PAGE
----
Along effort list which had gradually emerged over the past few months finally received the green light from the government at the end of August. Divided into short-term and long-term responses, some of the measures take effect September 1 and will last at least six months, while others, for which the approval of the German Council of States (the Bundesrat) is still pending, comes into force in October and are planned to remain in place until 2024, thus covering the next two heating seasons. “The focus will be on measures implemented by the state in order to act as a model and provide guidance regarding actionable and achievable measures,” the ministry said. Long-term measures would aim not only to avoid short-term bottlenecks, but also to improve energy efficiency in the years to come.

Short term measures:

  • Right for tenants to deviate from the contractually agreed minimum heating temperatures in rental buildings and lower temperatures at the discretion of tenants
  • Reduction of legal minimum ambient temperatures in offices and public buildings 20 to 19 degrees Celsius, with exceptions for schools, hospitals and other institutions.
  • Prohibition of heating large interior spaces of non-residential public buildingssuch as foyers, halls and technical installations, except where this undermines safety and health standards
  • Prohibition of certain types of heating for private swimming poolswhich means that no gas or mains electric heating is allowed, except for therapeutic applications
  • Shutdown of drinking water heating systems in non-residential public buildingsespecially instantaneous water heaters and decentralized hot water tanks should be switched off as long as this does not affect hygiene standards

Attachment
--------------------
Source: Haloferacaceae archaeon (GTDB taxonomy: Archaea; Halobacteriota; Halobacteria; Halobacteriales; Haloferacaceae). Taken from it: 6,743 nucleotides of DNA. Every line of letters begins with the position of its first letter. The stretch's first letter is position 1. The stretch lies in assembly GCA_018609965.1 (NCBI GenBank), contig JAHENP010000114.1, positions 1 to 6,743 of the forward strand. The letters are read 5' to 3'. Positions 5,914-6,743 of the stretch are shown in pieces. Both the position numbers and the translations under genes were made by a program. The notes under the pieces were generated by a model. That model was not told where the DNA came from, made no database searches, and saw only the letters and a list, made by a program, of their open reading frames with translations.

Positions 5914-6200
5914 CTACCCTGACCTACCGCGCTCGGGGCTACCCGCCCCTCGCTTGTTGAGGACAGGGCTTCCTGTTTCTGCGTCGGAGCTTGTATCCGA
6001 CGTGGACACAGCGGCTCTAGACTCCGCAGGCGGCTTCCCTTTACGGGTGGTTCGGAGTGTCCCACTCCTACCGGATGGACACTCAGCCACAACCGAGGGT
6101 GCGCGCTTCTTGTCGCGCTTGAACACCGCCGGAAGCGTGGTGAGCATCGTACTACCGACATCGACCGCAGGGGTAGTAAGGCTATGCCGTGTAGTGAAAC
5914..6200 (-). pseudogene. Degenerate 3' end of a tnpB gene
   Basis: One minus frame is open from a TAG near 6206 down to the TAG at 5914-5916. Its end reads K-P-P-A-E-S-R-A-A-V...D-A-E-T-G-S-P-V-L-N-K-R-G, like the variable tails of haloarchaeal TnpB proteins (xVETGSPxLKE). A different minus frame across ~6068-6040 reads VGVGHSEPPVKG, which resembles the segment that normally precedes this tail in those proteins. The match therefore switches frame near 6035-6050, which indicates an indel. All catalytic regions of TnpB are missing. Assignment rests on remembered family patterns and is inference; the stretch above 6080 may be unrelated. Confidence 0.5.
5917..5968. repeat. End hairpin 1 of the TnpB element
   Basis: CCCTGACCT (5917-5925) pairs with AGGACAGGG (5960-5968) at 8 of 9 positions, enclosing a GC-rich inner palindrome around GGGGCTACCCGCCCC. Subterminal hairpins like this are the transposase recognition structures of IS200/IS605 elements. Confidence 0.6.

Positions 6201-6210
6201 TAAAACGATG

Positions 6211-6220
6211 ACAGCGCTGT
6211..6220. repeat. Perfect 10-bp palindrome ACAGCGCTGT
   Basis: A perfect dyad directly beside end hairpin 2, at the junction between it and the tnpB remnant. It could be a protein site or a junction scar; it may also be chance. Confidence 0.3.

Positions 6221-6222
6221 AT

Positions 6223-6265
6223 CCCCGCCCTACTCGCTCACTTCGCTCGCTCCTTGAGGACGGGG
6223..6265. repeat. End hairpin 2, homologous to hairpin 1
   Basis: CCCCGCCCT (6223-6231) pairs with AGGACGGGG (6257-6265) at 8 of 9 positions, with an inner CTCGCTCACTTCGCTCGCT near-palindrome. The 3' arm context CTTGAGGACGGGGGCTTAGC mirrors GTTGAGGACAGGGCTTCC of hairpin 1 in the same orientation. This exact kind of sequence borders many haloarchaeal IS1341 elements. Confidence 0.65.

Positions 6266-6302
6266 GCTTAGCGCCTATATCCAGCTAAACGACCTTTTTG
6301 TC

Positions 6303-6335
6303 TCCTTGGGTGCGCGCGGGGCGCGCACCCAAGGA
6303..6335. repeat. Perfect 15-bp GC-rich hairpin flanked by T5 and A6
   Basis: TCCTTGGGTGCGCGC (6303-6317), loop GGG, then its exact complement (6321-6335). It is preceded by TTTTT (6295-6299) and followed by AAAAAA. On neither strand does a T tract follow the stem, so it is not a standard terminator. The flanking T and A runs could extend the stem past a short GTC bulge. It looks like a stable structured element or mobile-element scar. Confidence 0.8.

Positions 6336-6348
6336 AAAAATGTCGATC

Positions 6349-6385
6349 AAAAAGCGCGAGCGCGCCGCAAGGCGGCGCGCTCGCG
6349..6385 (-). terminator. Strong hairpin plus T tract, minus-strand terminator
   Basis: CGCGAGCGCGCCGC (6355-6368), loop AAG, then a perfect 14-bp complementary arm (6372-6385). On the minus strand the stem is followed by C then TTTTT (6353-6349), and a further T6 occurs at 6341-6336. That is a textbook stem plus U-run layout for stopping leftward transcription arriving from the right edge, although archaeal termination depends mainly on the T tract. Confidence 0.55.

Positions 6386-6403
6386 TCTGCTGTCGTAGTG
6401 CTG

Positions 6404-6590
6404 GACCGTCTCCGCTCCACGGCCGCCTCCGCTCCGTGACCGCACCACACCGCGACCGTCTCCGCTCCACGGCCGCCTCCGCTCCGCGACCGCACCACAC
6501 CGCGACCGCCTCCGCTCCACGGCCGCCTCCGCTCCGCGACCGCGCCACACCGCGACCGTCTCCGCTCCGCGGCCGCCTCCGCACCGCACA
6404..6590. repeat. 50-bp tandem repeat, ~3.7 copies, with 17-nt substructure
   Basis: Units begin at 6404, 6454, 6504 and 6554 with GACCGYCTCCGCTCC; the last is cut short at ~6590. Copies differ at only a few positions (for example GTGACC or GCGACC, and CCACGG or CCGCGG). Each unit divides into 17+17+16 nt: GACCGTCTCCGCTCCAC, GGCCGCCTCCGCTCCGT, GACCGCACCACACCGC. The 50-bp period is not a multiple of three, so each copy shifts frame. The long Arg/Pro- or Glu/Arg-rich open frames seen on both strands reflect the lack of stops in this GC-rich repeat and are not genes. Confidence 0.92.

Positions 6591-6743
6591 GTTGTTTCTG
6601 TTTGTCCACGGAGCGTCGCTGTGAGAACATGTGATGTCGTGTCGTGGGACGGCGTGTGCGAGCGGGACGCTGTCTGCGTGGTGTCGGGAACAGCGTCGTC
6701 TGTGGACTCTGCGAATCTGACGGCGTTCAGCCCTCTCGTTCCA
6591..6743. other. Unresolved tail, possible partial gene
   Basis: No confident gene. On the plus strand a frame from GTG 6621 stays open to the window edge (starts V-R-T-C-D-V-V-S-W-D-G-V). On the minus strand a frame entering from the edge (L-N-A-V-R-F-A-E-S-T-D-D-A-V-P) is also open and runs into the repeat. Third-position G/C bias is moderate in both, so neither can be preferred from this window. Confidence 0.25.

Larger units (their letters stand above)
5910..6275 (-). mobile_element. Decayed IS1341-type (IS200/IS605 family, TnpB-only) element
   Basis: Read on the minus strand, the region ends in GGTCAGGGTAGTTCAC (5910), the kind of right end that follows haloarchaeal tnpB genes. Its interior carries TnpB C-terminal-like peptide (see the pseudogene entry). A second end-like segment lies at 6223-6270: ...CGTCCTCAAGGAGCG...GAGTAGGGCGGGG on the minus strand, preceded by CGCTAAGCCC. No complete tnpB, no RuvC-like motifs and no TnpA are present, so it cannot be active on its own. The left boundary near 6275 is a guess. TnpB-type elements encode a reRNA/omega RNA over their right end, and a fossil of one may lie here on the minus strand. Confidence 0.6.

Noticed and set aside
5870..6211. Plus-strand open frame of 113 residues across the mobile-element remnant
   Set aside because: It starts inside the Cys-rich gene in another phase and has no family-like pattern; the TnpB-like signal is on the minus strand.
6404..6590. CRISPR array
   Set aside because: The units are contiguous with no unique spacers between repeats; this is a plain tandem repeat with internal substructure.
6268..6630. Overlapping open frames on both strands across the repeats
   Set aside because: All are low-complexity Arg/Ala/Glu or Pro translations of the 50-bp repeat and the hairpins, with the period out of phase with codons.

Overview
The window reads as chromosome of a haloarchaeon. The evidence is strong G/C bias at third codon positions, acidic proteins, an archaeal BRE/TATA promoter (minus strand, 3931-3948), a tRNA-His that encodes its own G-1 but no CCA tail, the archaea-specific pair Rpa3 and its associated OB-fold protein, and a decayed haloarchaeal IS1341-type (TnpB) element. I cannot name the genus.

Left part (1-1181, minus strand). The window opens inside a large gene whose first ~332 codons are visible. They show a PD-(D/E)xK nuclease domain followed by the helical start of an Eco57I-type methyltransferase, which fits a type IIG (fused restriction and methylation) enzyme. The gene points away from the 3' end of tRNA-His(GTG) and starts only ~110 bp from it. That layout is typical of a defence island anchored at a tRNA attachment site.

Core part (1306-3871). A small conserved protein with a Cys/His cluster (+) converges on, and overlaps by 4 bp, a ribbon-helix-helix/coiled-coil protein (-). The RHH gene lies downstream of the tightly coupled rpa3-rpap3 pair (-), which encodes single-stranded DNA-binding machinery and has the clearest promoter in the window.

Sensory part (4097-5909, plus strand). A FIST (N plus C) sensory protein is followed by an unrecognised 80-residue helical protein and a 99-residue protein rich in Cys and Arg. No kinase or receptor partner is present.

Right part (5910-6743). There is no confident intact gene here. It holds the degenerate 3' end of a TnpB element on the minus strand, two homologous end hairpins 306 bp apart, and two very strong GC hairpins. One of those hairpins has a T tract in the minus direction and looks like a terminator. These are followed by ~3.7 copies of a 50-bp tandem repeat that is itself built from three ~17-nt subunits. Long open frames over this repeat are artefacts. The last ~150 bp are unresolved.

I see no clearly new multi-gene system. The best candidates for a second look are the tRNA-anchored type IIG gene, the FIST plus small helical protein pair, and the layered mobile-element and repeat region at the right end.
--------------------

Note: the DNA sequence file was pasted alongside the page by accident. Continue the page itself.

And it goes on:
• Reduction of exterior lighting of monuments and public buildingsexcept where this would affect safety standards and for certain events
  • Mandatory information for private energy saving measuresunder which energy suppliers and owners, especially of large residential buildings, are obliged to inform customers of planned cost increases and possible ways of reducing consumption
  • Compulsory closing of entrance doors in heated stores to prevent loss of heating energy, unless doors are required to be left open for operations or are required as an emergency exit
  • Ban on illuminated advertisements from 10:00 p.m. to 4:00 p.m. the following day, unless lighting is necessary for traffic safety reasons and cannot be easily replaced, such as illuminated advertisements at bus stops or in underpasses of railway tracks

Long-term measures: